An Ode to Vinsanity and The Dunk Contest

By Brian Batty


Come with me on a ride in my Delorian to about 15 years ago. My group of friends on my block growing up would play sports every day. We made sports up; we played anything you could think of. But in all honesty, some of my favorite memories from that era were when we had our own dunk contests.

One of my friends had a hoop that we could lower very very low. And by very low I mean to about seven feet. That opened up all sorts of possibilities for all of us. We were real NBA players for those hours. We would throw it off the backboard, do what we thought were windmills, there was even a line in cement that acted as our “free throw line dunk”. But the one thing I remember most was the Vinsanity. If you don’t remember what the Vinsanity was watch the video below (The Vinsanity happens at ~7:30, but honestly, watch the entire thing. You’re welcome). In the 2000 Dunk Contest, Vince Carter stuck his arm in the rim all the way up to his elbow. In my neighborhood it was worth an automatic perfect score no matter what and my best friend and I were really the only ones able to do it because we were the oldest and tall enough to get our arms up there.

The reactions to it were the part I remember most, even more-so than the actual dunk. The crowd, the judges, and the commentators have been going absolutely bonkers for him all night. Every dunk he did brought everyone out of their seats and had them screaming like a girl about to get slashed up in a horror film. Everyone remembers Kenny Smith after his off the bounce, between the legs monster saying “IT’S OVAAA!!! IT’S OVAAAA LADIES AND GENTLEMAN! LET’S GO HOME!” But when he did the Vinsanity it was almost a dead silence. It took every person in the arena a few seconds to comprehend what they just saw. 18,000 people just couldn’t wrap their minds around this feat of athleticism and creativity that happened right in front of them. It took until the replay came on the jumbotron for everyone to actually react with ooo’s and ahh’s. Just when the people in Oakland thought Vince couldn’t do anything more spectacular, he proved them wrong.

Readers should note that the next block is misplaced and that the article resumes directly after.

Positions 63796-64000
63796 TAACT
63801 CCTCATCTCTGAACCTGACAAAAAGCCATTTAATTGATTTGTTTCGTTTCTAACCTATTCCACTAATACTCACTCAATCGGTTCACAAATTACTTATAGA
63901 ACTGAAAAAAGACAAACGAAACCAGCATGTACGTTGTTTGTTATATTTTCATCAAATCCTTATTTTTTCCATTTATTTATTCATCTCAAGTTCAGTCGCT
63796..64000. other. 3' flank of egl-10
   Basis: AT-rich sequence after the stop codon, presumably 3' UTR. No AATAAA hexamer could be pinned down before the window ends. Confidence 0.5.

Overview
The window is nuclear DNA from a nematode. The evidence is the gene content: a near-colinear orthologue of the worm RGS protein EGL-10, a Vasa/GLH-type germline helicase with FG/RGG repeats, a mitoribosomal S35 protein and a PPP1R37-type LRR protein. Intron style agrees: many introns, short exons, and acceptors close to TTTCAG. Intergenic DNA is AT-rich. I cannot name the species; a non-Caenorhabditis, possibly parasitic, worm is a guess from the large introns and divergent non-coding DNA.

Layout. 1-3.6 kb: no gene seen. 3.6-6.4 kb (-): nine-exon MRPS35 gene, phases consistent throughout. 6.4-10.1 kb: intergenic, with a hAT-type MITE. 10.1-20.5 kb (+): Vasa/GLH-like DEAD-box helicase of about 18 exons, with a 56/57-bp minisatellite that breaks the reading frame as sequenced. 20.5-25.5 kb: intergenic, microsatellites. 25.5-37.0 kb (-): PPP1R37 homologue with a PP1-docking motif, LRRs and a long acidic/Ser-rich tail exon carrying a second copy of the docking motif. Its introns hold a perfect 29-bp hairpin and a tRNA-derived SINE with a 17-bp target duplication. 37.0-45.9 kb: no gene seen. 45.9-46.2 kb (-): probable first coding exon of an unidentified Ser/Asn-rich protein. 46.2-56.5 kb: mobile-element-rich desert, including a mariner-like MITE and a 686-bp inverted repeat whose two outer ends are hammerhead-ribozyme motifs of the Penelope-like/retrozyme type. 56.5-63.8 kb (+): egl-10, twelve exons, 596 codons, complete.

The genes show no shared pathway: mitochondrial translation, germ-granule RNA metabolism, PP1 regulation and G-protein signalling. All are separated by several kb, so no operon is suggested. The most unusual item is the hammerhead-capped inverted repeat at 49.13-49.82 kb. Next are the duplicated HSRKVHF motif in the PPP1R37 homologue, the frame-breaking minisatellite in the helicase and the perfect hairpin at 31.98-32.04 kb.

That 2000 dunk contest is still one of my favorite things to watch on YouTube. Around this time every year, I find myself typing in “Vince Carter dunk contest” into the search bar and smiling like it’s the first time I’ve ever seen it. One of my goals in life is to be sitting courtside with all the other NBA players and celebrities on All Star Saturday Night. Now I love the 3-point contest and all the other quirky little contests during the night, but absolutely nothing beats the dunk contest.

You’ll hear a lot of people these days saying the contest is watered down, or we’ve seen everything there’s nothing else they can possibly do. To address that second part, you’re wrong:

And to that first point, yeah there may be something to that in a way, but there are reasons for that that have nothing to with the actual dunks.

One of the major reasons I think for that is the lack of superstars and big name guys that participate (I don’t even want to bring up LeBron being so afraid to fail, he refuses to do the one thing the world is begging him to do, because this is a happy piece, no negative energy allowed) I have no problems with Jeremy Evans as a person. I don’t know him, but I’m sure he’s a nice guy, but get off my night. I’m sorry Jeremy, but you really don’t belong. Your cute little painting dunk and the #LetJeremyDunk stuff was fun, I guess. But this is a night where legends are made and stars shine the brightest.

An aesthetic choice that the NBA has made over the last few years is to turn the lights off and have this ominous tone played throughout the arena leading up to the dunk. Get that out of here. It puts unnecessary pressure on these guys. It makes what should be simple, into a display of grandeur that just absolutely isn’t necessary. The very loud and audible “OHHHHHHHHHH” of the crowd is what makes some of these dunks so impressive. That completely goes away when you darken the arena and make it all about the athlete. Let the crowd be a part of it, go back to any great dunk and that is the first thing you’ll notice. The shock and awe is sure the first thing you notice after Carter pulls off Vinsanity.

Now I rarely ever won any of our dunk contests in the driveway because my best friend was always more athletic than me, but that was never the point. Acting out my hero’s moves and pretending for at least those few seconds I was Vince Carter is something that still sticks with me to this day. Even now, at 24 years old, any time I see a rim lowered enough to dunk on, I throw a few down. There’s something magical about a great dunk contest dunk that is almost impossible to put in words. When you watch the dunk contest Saturday Night, think back to all those times, whether they were in a driveway or on your Nerf hoop hanging from your closet door, that you thought you could fly for a split second. Now go outside, lower your rim, and stick your arm in all the way to your elbow, you’ll find me doing the exact same thing.


One thought on “An Ode to Vinsanity and The Dunk Contest

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